The Path to Cooperative Action during Group Social Dilemmas: A Literature Review, Set of Propositions, and Model Describing How the Opportunity to Communicate Encourages Cooperation

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Charles Pavitt


A social dilemma is a circumstance in which each of an aggregate of people must make an individual decision whether to acquire a short-term benefit for themselves or to forego some of that benefit for the long-term benefit of the aggregate.  The intent of this essay is to describe how communication, in terms of  both the opportunity to talk and the content of what is said, interacts with other “cooperative mechanisms” – group identity, reciprocity and equity norms, and trust and trustworthiness – to largely determine individual cooperation versus defection.  Two variables with relatively complex impacts on the cooperative mechanisms – social value orientation and group size – are also discussed.  A model and set of propositions relating these variables are also included, and areas for further are explored.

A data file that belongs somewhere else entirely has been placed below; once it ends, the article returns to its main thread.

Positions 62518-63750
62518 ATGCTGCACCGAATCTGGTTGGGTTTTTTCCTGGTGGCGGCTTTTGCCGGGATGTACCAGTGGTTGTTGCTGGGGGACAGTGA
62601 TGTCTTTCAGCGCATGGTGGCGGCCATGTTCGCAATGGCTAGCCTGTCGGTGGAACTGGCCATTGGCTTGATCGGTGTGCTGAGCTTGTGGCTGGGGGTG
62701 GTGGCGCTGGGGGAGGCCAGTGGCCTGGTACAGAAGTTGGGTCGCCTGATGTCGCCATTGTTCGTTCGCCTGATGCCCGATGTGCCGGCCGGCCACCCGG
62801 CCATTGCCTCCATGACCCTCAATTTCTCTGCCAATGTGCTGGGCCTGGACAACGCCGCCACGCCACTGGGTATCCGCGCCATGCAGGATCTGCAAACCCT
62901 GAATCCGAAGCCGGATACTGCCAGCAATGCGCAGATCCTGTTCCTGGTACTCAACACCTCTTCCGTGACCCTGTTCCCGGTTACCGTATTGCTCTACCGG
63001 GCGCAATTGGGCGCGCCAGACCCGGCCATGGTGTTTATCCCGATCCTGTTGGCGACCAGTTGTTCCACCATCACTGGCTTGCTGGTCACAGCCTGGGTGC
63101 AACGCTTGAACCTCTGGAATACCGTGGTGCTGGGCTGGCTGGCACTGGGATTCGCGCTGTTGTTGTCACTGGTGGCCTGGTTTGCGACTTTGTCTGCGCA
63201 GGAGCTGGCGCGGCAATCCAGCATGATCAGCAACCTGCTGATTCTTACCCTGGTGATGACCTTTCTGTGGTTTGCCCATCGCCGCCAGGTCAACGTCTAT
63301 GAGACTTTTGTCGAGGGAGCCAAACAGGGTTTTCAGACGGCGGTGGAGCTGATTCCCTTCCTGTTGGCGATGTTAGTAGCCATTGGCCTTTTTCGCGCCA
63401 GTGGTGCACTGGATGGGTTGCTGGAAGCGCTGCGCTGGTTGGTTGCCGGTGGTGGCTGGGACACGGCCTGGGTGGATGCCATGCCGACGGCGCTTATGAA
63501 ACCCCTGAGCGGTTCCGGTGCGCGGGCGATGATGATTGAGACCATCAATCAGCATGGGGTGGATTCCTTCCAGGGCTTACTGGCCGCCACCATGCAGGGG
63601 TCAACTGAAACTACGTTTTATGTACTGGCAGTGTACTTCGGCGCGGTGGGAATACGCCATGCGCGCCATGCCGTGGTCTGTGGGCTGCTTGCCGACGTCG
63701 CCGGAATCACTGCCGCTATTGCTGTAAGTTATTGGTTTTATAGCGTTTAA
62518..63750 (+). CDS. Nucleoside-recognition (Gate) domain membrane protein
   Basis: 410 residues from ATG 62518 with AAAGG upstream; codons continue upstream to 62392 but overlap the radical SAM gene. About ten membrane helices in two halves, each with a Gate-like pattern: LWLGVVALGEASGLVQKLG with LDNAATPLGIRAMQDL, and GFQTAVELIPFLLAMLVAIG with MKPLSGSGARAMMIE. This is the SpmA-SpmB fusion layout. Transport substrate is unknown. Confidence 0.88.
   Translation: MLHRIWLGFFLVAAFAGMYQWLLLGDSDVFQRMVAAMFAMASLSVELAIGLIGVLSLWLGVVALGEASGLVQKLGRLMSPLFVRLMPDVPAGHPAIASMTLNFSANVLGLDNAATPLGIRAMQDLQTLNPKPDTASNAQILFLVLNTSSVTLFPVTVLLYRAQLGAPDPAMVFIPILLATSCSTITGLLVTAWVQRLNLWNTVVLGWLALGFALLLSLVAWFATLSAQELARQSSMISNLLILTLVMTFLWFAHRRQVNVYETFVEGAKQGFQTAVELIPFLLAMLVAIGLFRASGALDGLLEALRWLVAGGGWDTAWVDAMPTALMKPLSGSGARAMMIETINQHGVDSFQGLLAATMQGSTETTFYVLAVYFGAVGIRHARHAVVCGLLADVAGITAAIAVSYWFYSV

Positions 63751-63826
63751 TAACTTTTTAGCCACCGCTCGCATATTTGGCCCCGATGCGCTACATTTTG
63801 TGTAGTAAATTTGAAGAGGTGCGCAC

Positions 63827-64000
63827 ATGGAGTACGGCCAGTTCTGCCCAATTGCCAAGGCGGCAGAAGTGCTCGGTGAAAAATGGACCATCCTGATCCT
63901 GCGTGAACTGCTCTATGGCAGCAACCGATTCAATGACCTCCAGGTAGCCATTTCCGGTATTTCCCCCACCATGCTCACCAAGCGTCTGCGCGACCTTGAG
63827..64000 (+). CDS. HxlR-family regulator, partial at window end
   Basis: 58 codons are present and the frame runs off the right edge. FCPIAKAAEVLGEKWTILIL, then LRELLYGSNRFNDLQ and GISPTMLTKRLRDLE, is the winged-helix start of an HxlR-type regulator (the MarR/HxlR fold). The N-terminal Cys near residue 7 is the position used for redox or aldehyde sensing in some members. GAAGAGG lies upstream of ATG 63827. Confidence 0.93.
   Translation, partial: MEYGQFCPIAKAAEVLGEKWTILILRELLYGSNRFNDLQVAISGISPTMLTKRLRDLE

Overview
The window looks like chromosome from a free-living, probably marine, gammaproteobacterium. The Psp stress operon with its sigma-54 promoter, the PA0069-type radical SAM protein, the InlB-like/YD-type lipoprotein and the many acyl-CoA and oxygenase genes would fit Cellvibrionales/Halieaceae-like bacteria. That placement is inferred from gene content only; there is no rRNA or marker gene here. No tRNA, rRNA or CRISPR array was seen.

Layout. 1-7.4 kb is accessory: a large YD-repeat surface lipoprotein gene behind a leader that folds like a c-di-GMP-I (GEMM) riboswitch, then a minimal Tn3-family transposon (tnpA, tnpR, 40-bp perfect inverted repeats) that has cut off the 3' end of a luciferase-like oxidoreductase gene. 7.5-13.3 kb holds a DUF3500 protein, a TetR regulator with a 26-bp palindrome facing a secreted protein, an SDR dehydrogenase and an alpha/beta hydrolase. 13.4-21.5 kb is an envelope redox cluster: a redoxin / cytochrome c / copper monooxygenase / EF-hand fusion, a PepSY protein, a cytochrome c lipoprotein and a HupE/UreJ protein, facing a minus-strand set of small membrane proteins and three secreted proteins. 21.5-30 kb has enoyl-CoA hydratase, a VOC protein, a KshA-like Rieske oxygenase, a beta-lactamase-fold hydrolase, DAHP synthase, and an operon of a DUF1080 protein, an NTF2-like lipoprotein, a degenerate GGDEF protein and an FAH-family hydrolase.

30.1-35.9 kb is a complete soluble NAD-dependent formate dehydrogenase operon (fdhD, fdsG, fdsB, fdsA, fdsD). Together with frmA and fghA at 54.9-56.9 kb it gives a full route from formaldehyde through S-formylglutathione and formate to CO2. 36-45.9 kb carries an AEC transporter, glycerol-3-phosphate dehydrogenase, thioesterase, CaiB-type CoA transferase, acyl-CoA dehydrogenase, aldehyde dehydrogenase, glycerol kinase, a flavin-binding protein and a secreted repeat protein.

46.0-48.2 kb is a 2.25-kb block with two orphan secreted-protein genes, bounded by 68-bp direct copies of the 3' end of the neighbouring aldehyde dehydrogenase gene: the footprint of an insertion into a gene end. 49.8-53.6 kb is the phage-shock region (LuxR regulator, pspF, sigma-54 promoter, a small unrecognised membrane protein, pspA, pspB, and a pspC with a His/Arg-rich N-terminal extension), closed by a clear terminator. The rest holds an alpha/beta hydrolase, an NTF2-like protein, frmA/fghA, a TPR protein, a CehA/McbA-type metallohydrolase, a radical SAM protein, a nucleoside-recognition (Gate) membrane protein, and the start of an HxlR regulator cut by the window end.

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Author Biography

Charles Pavitt, University of Delaware

Charles Pavitt is in his last year as a professor in the Department of Communication at the University of Delaware. Over his career, he has published three books and about 60 other works of various types primarily in the areas of interpersonal and small group communication and communication theory. In addition, he has published both academically and in other outlets in the area of baseball analytics.